FMS re-screen

Emily —  June 19, 2014 — Leave a comment

This week we endured a necessary evil.  We put our regularly scheduled training sessions on a bit of a hold in order to go through our second FMS screening.  For those who aren’t familiar, here is a little info on what it is and why it’s an important part of our training plan.

This information comes from www.functionalmovement.com :

Put simply, the FMS is a ranking and grading system that documents movement patterns that are key to normal function. By screening these patterns, the FMS readily identifies functional limitations and asymmetries. These are issues that can reduce the effects of functional training and physical conditioning and distort body awareness.

The FMS generates the Functional Movement Screen Score, which is used to target problems and track progress. This scoring system is directly linked to the most beneficial corrective exercises to restore mechanically sound movement patterns.

Exercise professionals monitor the FMS score to track progress and to identify those exercises that will be most effective to restore proper movement and build strength in each individual.

 

So, in short, this screening process allows Jim to be aware of any physical limitations one of us may have that would affect our performance in training.  None of us like being told that we’re not good at something or can’t do a certain exercise in the gym, but having this information allows him to adjust training plans accordingly to work on those areas, thus keeping us training as safely as possible.  Oddly enough, compared to our last screen, some of us improved in certain areas but regressed in others.  He speculates that sometimes the body gets tight in certain areas in order to get more stability.  Those of you that have put over 200 lbs on your back for a squat know just how important stability can be.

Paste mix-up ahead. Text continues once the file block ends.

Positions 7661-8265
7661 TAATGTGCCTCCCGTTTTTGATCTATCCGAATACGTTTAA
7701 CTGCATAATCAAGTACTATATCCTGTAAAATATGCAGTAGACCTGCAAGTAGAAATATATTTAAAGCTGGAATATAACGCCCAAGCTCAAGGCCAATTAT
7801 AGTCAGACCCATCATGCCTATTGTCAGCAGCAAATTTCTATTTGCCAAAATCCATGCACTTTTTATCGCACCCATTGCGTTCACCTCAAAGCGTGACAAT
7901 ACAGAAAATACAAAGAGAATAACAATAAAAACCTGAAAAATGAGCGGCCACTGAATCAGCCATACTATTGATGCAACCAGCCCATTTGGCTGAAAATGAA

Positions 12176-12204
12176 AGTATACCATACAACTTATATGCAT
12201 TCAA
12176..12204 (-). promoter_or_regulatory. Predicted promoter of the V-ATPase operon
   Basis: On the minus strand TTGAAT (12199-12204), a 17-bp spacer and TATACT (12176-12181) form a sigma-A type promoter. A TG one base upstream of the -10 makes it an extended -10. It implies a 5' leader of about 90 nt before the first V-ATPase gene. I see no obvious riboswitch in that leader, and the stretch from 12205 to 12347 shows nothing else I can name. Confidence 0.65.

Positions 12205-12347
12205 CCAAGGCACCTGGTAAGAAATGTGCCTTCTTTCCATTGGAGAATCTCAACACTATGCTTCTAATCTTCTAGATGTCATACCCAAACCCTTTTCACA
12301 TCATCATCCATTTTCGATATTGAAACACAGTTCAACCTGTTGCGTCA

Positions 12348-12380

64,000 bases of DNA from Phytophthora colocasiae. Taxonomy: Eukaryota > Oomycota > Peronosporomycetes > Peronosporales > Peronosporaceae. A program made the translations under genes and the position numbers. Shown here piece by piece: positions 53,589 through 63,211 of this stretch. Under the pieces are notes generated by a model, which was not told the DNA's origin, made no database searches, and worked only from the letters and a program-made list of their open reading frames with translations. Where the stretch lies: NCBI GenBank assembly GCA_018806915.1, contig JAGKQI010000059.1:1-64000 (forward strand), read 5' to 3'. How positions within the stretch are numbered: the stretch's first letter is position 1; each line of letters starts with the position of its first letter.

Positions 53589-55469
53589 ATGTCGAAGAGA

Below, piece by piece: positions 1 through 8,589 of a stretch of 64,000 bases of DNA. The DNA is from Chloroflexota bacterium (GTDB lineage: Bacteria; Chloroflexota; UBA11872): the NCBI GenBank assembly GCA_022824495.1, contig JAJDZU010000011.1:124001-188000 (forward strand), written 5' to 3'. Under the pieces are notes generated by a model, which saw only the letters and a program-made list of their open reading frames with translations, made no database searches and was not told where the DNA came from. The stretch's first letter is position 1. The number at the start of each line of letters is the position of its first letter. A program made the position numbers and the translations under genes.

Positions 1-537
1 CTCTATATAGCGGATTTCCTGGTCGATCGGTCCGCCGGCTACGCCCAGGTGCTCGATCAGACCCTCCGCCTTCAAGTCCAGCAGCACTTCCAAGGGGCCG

These are examples of the bands we wear to remind the trainers and ourselves which groups of corrective exercises we should do as part of our extended warm up.

These are examples of the bands we wear to remind the trainers and ourselves which groups of corrective exercises we should do as part of our extended warm up.

“The balance between mobility and stability is the key to long term success.”  says our oh-so-smart coach, so working on those instabilities/weaknesses is crucial in order to continue to train and compete effectively.  And even though it may not be our most fun and glamorous day in the gym, we know that it’s important and are thankful that Jim and all of his staff always keep our long-term health and wellness in mind so that we’ll be busting out squats and deadlifts for many years to come.

Emily

Emily

Posts Google+

No Comments

Be the first to start the conversation.

Leave a Reply

Text formatting is available via select HTML.

<a href="" title=""> <abbr title=""> <acronym title=""> <b> <blockquote cite=""> <cite> <code> <del datetime=""> <em> <i> <q cite=""> <s> <strike> <strong> 

*